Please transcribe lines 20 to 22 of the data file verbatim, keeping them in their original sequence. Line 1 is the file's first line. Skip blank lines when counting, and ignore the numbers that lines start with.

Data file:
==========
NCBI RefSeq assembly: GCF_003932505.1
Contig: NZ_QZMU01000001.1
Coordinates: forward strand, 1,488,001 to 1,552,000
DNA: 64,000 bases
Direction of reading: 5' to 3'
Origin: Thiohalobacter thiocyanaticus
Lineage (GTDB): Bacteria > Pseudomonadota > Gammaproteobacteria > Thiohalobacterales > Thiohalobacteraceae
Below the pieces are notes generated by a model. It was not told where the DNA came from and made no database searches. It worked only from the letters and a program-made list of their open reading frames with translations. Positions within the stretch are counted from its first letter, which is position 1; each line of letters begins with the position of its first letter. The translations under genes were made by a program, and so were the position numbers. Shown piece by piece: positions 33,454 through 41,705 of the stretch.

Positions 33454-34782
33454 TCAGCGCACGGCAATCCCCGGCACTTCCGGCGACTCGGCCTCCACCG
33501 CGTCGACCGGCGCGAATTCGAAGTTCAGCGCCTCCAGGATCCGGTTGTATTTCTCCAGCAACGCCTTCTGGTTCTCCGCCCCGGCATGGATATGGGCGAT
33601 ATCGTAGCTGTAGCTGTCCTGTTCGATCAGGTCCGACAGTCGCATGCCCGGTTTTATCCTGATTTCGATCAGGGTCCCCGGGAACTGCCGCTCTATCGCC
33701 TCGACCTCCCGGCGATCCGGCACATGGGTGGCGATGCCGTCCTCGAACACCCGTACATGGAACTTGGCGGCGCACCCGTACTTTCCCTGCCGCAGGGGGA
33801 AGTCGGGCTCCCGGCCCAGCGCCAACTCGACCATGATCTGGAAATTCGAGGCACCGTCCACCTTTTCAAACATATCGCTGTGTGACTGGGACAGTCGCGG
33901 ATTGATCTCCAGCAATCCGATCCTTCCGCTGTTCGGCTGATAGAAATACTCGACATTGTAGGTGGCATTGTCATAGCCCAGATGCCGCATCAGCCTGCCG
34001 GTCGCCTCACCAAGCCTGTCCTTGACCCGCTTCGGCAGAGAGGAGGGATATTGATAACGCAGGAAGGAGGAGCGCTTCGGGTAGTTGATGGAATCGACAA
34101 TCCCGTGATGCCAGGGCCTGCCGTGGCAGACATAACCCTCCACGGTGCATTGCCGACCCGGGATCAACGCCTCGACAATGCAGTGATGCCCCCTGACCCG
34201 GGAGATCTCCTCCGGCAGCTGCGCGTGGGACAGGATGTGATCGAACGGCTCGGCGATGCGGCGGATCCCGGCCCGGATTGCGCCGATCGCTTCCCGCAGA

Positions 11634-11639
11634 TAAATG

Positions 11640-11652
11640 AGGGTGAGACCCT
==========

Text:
11634 TAAATG

Positions 11640-11652
11640 AGGGTGAGACCCT